Six years ago, when Ghazal Qureshi wanted an after school program for her kid and their diverse interests, she created it. Now, the interactive programming that focuses on the science, technology, engineering, arts and math activities for kids is a growing franchise opportunity. After launching the franchise model in February 2017, IDEA Lab Kids already has 10 locations, with seven coming on board within the next few months — including a location in Ecuador.

"In 2019, we're looking to double the number of campuses," Qureshi says in her pitch.

What makes IDEA Lab different from its competitors, she says, is the interactive and diversified curriculum that engages all children.

"We know that kids have limited attention spans theses days," Qureshi says. "New technologies and methods are needed every day in order to grasp that attention span, and that is what we are really good at. At any given day, there are drones flying, augmented reality, cooking classes, and more are happening under the roof of an IDEA Lab campus."

In addition to expanding its presence, Qurshi has worked to roll our new products, such as a coding club, updated website registration tools

EllieGrid

Regina Vatterott is thinking outside the pillbox with her startup, EllieGrid. Courtesy of EllieGrid

When she was in college, Regina Vatterott fainted on her way to lunch. She had lapsed on taking her medicine and vitamins, which caused an imbalance in her health. She was using a traditional pillbox that was tacky and a pain to organize and starting thinking about a product that was more stylish and used smart technology. She and her cofounders created EllieGrid, a sleek pillbox that syncs to your phone to send you messages when its time to take your meds and allows for an easier organization process.

EllieGrid's reception has been great, and the company is expanding to provide users new tools and technology. For instance, EllieGrid is starting to learn more about when its users take its medicine, which can translate to partnerships with insurence companies that currently pay pharmacies to check in with patients who haven't picked up their medicine.

"For us, Ellie is just the start," Vatterott says in an interview with InnovationMap. "We want to develop more health and wellness accessories that are traditionally known to be medical devices."

Large companies are taking interest in the Houston-based startup. Over the past three weeks, Best Buy, Walmart, CVS Health, and Pelion all reached out and expressed interest in the company, some actually placing orders and setting up trials.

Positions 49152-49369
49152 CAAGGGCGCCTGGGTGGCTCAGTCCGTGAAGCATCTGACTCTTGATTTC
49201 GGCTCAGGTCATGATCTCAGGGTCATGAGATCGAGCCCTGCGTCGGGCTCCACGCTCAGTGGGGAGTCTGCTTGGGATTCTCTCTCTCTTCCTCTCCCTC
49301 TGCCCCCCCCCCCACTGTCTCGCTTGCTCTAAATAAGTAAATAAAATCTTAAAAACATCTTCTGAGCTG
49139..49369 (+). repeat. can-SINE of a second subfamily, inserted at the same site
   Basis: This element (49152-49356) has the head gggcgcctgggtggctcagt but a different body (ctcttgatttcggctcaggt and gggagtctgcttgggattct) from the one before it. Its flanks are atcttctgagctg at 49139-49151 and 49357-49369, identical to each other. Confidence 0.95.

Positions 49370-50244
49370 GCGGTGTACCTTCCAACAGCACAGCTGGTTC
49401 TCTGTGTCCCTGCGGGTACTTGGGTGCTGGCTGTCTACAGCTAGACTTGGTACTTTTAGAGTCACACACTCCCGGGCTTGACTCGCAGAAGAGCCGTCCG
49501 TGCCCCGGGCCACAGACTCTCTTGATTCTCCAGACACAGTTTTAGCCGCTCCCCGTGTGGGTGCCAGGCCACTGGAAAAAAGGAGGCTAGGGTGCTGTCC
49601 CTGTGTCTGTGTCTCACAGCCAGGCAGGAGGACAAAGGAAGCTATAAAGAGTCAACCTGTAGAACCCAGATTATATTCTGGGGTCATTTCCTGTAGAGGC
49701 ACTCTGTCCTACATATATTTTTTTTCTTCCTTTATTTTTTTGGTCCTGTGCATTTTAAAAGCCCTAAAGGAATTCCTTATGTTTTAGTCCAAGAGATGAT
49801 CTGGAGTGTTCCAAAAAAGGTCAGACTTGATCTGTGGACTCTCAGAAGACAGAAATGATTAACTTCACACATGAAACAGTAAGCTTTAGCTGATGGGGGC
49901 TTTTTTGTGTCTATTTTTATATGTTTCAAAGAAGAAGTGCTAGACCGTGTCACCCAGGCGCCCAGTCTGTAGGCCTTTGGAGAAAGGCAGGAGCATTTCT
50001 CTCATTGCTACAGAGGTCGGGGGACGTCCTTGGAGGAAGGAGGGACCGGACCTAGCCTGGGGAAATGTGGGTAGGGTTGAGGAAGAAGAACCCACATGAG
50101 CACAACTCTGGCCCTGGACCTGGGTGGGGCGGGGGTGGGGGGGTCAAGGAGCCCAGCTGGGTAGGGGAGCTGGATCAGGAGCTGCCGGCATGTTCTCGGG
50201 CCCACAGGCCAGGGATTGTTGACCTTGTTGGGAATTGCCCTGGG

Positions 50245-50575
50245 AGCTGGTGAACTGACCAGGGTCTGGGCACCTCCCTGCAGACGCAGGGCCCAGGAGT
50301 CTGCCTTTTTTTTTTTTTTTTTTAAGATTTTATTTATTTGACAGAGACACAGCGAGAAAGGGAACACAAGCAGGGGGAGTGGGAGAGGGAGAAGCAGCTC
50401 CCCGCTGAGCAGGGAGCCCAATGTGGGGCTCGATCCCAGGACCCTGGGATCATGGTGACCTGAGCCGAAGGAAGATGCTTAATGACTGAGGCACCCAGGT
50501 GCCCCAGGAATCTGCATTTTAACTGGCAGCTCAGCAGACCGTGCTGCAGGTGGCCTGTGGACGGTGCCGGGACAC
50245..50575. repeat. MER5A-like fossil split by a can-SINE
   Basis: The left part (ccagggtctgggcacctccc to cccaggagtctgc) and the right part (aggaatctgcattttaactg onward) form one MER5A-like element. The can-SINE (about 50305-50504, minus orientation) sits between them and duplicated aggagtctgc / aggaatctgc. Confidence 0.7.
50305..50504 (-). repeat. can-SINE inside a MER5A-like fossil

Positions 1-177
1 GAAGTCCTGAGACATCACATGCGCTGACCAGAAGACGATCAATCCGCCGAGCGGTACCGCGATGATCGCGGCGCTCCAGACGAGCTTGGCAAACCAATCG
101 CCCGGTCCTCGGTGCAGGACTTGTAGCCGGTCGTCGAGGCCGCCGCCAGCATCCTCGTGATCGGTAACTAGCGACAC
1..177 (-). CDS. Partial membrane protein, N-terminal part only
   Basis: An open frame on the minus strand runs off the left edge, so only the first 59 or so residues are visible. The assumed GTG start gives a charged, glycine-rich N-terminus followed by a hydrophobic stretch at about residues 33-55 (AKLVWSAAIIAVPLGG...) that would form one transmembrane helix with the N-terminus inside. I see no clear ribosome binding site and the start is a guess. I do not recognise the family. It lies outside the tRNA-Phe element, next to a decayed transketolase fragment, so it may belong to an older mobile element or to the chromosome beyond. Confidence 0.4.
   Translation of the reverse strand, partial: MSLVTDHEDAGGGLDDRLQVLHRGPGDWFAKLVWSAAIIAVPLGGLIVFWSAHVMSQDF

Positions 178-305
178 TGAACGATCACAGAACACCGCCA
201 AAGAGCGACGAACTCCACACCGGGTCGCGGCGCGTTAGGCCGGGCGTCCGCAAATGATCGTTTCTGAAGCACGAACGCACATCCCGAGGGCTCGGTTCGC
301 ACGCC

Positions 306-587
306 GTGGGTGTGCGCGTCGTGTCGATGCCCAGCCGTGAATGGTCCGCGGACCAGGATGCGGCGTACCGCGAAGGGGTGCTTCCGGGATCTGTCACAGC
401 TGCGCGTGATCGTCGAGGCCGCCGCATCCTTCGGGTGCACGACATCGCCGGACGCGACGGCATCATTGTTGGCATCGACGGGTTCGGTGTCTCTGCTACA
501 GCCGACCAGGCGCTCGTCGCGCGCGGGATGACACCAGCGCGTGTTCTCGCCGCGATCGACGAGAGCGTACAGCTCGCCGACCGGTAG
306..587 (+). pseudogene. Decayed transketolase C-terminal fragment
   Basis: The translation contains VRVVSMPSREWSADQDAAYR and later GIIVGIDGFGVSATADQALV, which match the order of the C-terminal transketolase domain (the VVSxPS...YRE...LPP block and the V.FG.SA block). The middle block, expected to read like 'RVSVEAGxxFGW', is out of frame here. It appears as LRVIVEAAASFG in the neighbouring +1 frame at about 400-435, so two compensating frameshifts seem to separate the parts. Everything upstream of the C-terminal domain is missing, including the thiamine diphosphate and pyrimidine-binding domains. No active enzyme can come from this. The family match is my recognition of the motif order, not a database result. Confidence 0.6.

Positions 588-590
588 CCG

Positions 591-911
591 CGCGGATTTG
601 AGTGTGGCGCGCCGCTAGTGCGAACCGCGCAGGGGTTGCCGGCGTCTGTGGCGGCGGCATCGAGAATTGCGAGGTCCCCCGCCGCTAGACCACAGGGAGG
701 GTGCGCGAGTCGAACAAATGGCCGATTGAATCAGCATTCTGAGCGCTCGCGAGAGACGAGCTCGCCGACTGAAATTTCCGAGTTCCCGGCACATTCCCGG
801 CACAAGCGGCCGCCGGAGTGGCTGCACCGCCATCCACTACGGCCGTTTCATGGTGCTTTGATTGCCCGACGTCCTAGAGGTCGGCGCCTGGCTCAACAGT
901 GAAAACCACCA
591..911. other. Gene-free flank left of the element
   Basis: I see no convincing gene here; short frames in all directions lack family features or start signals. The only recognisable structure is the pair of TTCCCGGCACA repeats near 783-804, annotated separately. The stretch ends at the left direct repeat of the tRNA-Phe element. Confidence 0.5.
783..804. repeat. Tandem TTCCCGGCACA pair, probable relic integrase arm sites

Brittany Barreto wants to expand her DNA dating technology to a B-to-B model and compatibility test — all under a new company called X&Y Technologies. Karla Martin/Pheramor

Houston DNA-based dating app expands brand and plans new ways to use its technology

Love as a science

For over two years, Brittany Barreto has been playing matchmaker with her DNA-based dating app, Pheramor, but now she's ready to take it to the next level.

Pheramor, which sequences users' DNA and datamines their social media activity to determine compatibility, is transforming into becoming a product of a newly formed company called X&Y Technologies. The company, Barreto says, will have multiple products, all relating to using that same DNA technology Pheramor has perfected.

Among the first three products X&Y is working to create is a B-to-B software-as-a-service company, where established dating companies can employ Pheramor's technology for its existing app and customers. Barreto says she has two letters of intent for the B-to-B model, one of which is a dating app with 160,000 users.

Barreto unveiled the new company at The Cannon's female entrepreneur pitch night on January 24, but expanding her technology's reach has been on her mind for a while. She cited major dating companies that have their eyes on DNA dating, but haven't yet figured out the infrastructure. That, she says, is where X&Y's SaaS model comes in.

"Our traction with the dating app was a fantastic way to prove that we are the thought leaders, we have the infrastructure, and we have the algorithm and we've proven that the market is ready to buy a DNA kit to find love," she says in her pitch.

In addition, X&Y will have a compatibility test for couples wishing to learn of their own DNA-based compatibility. The tool, called We Have Chemistry, is getting ready to launch and already has preorders coming in.

"Pheramor's test is really the gold standard and industry leader in this test," she says, explaining how Pheramor's technology can be used by these existing dating apps.

She talked about how this is the time for DNA tests — from 23andme to Pheramor — and how it's not weird to send your spit in the mail. As Barreto says in her pitch, there's so much more potential for uses of the technology in what's called contextualized genetics.